Stress Tests and Small Business Lending
Post-crisis stress tests have altered banks’ credit supply to small business. Banks affected by stress tests reduce credit supply and raise interest rates on small business loans. Banks price the implied increase in capital requirements from stress tests where they have local knowledge, and exit markets where they do not, as quantities fall most in markets where stress-tested banks do not own branches near borrowers, and prices rise mainly where they do. These reductions in supply are concentrated among risky borrowers. Stress tests do not, however, reduce aggregate credit. Small banks increase their share in geographies formerly reliant on stress-tested lenders.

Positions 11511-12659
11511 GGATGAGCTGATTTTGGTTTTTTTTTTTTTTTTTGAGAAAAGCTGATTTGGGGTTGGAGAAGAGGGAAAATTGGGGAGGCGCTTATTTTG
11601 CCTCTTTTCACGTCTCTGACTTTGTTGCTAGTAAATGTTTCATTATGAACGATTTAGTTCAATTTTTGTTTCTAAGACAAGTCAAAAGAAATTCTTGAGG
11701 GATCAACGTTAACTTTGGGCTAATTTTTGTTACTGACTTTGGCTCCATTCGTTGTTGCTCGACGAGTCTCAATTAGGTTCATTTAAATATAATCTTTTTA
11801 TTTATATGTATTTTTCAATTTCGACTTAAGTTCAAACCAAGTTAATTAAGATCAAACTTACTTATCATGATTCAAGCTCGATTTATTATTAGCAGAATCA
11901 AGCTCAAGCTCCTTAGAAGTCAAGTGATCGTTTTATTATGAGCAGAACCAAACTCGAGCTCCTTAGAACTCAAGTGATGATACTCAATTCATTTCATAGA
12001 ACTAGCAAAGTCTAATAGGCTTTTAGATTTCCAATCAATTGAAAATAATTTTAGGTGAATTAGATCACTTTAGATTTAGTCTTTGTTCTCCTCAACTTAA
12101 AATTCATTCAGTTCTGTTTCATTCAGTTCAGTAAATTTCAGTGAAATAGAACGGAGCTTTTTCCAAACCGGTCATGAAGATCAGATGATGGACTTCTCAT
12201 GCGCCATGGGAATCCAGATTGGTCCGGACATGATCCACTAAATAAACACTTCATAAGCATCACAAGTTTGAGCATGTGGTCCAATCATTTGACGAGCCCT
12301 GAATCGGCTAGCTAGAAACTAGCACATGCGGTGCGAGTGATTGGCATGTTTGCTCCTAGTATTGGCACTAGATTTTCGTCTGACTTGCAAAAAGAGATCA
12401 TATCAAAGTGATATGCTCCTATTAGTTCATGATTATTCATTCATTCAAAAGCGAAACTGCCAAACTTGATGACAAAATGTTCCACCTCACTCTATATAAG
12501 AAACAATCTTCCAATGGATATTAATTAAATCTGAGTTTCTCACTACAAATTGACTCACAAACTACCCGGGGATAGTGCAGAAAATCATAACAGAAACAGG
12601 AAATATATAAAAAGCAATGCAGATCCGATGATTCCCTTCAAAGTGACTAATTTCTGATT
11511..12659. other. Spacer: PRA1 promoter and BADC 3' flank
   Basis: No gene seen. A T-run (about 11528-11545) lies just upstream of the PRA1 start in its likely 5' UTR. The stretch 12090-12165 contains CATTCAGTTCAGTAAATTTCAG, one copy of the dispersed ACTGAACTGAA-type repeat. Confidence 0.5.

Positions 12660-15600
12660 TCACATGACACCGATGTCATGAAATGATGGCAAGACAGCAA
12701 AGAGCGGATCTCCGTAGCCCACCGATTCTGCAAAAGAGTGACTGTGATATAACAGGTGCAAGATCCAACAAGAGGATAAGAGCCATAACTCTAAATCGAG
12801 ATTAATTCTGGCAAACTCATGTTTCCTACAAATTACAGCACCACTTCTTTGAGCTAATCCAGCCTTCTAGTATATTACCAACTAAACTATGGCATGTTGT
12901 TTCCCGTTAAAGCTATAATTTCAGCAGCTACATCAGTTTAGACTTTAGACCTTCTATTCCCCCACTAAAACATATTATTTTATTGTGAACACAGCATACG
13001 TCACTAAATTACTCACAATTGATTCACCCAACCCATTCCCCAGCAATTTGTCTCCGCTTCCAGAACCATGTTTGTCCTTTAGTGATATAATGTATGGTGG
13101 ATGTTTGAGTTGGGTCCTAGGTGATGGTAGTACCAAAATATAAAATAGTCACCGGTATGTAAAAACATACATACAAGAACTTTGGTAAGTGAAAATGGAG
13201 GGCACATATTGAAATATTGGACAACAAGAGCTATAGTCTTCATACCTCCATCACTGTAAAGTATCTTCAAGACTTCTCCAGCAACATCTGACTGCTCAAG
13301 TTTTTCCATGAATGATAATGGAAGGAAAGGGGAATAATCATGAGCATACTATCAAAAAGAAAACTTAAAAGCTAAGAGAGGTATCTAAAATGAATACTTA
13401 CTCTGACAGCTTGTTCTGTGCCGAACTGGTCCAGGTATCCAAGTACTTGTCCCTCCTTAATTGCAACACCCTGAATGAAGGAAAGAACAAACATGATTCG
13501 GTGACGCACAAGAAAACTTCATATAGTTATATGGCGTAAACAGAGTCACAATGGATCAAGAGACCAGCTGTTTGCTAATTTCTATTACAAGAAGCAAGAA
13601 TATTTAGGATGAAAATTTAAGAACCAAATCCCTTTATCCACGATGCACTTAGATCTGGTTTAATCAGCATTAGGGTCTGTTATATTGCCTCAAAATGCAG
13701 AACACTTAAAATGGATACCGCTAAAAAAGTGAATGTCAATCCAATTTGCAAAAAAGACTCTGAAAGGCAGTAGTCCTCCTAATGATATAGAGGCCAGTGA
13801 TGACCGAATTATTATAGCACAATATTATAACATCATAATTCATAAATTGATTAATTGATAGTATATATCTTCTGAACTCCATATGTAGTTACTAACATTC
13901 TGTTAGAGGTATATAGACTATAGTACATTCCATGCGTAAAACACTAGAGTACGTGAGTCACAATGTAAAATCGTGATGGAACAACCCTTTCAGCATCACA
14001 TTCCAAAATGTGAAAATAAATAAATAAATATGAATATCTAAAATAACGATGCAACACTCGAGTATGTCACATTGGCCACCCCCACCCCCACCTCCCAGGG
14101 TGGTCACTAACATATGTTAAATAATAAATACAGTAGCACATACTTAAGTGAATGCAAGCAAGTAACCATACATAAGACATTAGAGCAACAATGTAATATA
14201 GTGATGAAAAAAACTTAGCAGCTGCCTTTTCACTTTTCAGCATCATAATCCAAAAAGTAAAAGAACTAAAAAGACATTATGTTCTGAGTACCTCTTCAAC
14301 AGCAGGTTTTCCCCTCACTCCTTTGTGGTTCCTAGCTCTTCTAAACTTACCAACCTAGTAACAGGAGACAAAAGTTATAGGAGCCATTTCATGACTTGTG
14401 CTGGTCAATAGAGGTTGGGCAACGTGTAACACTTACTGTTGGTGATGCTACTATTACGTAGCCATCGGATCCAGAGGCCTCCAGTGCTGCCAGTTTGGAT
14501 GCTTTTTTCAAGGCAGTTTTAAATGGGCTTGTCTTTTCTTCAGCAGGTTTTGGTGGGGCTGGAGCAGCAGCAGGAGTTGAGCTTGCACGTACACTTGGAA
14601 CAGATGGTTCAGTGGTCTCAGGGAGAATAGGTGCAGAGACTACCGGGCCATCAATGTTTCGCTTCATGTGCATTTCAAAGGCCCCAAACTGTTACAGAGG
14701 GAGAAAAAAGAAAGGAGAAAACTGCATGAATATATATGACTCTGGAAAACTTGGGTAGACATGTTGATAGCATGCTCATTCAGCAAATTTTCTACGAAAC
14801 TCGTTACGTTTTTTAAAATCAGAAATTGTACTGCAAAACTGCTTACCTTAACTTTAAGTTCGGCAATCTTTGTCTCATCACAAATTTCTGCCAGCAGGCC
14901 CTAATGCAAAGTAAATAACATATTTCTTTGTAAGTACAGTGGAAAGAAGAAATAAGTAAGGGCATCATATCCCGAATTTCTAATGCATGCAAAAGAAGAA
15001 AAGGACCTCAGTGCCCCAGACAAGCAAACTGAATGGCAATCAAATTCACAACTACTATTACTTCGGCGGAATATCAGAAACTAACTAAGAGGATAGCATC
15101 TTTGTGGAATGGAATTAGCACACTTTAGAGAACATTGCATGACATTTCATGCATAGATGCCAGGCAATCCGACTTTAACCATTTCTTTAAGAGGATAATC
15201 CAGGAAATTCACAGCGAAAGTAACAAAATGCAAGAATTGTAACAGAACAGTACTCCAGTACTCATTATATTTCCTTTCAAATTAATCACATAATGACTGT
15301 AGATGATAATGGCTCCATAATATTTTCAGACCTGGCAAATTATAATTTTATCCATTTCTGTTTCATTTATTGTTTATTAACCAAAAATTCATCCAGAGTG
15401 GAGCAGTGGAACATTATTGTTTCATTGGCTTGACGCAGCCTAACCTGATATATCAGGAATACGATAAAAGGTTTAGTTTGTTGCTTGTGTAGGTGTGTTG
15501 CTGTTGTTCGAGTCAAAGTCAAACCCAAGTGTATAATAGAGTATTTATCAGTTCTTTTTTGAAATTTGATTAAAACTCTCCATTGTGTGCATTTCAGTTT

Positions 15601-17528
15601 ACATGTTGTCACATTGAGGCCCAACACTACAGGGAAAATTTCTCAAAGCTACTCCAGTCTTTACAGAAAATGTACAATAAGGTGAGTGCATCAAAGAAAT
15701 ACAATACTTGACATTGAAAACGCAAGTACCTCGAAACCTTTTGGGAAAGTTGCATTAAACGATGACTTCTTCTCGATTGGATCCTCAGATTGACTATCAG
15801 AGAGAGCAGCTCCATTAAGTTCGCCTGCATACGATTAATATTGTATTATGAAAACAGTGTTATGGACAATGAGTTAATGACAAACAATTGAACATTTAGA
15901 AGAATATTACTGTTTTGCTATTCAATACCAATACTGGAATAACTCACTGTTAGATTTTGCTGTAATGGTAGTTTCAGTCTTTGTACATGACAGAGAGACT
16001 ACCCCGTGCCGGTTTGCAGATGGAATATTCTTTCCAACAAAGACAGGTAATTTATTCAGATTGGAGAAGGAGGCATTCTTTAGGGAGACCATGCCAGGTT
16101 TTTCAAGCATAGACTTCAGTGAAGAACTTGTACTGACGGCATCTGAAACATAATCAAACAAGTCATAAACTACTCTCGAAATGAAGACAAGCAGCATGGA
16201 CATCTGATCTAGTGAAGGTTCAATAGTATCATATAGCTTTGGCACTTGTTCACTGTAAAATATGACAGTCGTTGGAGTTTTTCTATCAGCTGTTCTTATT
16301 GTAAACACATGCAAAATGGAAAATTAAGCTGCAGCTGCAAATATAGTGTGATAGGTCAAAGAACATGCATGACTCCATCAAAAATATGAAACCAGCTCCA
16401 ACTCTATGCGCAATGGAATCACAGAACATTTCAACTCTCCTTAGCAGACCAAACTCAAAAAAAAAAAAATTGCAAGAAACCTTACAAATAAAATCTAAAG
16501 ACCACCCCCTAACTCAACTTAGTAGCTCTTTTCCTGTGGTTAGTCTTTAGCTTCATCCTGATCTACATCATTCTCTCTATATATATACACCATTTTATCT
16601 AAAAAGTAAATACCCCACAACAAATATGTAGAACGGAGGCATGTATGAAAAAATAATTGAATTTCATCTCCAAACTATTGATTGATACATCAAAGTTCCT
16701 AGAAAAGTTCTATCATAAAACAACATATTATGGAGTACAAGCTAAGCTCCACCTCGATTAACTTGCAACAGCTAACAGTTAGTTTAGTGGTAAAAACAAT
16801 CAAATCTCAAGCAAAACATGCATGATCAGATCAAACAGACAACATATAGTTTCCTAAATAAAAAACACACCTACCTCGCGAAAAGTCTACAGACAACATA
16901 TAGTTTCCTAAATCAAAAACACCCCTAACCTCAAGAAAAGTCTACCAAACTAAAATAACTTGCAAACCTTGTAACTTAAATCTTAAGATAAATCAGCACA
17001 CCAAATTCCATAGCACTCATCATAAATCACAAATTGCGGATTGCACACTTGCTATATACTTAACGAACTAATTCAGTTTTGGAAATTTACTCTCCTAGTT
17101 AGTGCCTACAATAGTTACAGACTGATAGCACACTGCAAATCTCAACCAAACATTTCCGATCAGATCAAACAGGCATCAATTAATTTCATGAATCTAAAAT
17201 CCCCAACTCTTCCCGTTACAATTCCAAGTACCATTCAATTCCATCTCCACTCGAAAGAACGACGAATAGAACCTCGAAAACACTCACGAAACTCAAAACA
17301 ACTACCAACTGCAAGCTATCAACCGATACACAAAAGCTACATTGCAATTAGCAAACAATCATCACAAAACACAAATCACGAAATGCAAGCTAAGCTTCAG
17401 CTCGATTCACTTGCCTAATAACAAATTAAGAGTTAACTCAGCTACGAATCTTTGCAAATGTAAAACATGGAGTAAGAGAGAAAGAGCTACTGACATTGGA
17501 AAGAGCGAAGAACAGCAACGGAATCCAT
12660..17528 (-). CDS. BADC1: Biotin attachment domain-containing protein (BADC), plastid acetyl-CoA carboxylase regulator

The views expressed are those of the authors and do not necessarily reflect the official positions of the Federal Reserve Bank of Cleveland, the Federal Reserve System, or the National Bureau of Economic Research. We thank seminar participants at the Chinese University of Hong Kong, Duke University (Fuqua), the Federal Reserve Banks of Cleveland and New York, the Federal Reserve Board of Governors, Frankfurt School of Business, Hong Kong University, Kentucky University, and the University of New South Wales.